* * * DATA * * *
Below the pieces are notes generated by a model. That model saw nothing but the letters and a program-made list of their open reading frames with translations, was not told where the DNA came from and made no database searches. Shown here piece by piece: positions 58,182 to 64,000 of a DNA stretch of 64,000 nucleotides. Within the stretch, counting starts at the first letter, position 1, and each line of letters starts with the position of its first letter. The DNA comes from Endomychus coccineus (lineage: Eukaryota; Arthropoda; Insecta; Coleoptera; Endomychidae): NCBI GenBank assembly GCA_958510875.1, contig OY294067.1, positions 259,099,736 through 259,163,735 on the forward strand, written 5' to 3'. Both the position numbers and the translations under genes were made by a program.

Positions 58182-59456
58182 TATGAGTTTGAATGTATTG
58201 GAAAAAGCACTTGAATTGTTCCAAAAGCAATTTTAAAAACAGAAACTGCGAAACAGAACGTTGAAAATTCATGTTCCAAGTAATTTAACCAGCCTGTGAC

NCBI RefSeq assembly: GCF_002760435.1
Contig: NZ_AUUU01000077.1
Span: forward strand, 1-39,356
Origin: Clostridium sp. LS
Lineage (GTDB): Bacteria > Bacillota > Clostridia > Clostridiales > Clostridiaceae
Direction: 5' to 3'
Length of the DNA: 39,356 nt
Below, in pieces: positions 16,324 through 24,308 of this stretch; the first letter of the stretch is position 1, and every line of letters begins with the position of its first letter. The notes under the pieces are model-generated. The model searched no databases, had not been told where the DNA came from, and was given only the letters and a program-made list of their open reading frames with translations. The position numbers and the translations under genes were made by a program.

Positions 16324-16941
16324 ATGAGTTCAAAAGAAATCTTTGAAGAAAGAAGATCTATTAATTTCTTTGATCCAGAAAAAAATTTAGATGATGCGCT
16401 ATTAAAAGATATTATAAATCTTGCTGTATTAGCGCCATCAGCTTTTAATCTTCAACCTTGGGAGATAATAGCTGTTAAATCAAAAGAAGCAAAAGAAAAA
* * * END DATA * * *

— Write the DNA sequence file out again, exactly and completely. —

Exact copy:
Below the pieces are notes generated by a model. That model saw nothing but the letters and a program-made list of their open reading frames with translations, was not told where the DNA came from and made no database searches. Shown here piece by piece: positions 58,182 to 64,000 of a DNA stretch of 64,000 nucleotides. Within the stretch, counting starts at the first letter, position 1, and each line of letters starts with the position of its first letter. The DNA comes from Endomychus coccineus (lineage: Eukaryota; Arthropoda; Insecta; Coleoptera; Endomychidae): NCBI GenBank assembly GCA_958510875.1, contig OY294067.1, positions 259,099,736 through 259,163,735 on the forward strand, written 5' to 3'. Both the position numbers and the translations under genes were made by a program.

Positions 58182-59456
58182 TATGAGTTTGAATGTATTG
58201 GAAAAAGCACTTGAATTGTTCCAAAAGCAATTTTAAAAACAGAAACTGCGAAACAGAACGTTGAAAATTCATGTTCCAAGTAATTTAACCAGCCTGTGAC

NCBI RefSeq assembly: GCF_002760435.1
Contig: NZ_AUUU01000077.1
Span: forward strand, 1-39,356
Origin: Clostridium sp. LS
Lineage (GTDB): Bacteria > Bacillota > Clostridia > Clostridiales > Clostridiaceae
Direction: 5' to 3'
Length of the DNA: 39,356 nt
Below, in pieces: positions 16,324 through 24,308 of this stretch; the first letter of the stretch is position 1, and every line of letters begins with the position of its first letter. The notes under the pieces are model-generated. The model searched no databases, had not been told where the DNA came from, and was given only the letters and a program-made list of their open reading frames with translations. The position numbers and the translations under genes were made by a program.

Positions 16324-16941
16324 ATGAGTTCAAAAGAAATCTTTGAAGAAAGAAGATCTATTAATTTCTTTGATCCAGAAAAAAATTTAGATGATGCGCT
16401 ATTAAAAGATATTATAAATCTTGCTGTATTAGCGCCATCAGCTTTTAATCTTCAACCTTGGGAGATAATAGCTGTTAAATCAAAAGAAGCAAAAGAAAAA